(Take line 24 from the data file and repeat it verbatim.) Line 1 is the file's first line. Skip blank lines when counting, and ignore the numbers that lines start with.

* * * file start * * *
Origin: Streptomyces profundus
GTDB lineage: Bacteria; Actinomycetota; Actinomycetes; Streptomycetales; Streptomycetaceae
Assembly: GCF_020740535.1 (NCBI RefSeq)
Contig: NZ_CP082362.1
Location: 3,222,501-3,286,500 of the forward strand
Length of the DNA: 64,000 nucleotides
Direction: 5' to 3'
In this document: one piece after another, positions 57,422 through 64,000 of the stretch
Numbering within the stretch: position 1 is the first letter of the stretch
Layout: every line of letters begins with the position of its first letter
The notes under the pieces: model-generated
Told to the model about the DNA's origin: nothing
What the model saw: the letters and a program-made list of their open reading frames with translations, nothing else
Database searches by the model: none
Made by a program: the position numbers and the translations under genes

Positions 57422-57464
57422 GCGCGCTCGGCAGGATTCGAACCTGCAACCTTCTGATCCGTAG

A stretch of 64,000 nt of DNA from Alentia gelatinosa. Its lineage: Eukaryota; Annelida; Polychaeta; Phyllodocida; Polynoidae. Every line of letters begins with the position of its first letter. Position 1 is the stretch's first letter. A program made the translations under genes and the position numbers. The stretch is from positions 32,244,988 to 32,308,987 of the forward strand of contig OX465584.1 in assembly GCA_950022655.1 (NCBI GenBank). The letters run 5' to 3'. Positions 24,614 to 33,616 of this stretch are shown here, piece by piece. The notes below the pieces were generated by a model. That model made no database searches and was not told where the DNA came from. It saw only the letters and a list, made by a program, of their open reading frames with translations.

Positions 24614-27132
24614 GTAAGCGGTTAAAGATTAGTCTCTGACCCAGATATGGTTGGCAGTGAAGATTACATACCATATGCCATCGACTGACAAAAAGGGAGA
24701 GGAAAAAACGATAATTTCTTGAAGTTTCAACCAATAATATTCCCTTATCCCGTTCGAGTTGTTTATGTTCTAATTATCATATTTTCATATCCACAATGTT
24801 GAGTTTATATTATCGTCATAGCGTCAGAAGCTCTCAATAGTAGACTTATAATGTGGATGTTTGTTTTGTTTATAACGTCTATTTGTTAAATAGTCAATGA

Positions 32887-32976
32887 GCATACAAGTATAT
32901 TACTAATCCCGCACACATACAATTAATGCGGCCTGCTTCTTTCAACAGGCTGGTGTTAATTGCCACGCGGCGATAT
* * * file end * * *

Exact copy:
32887 GCATACAAGTATAT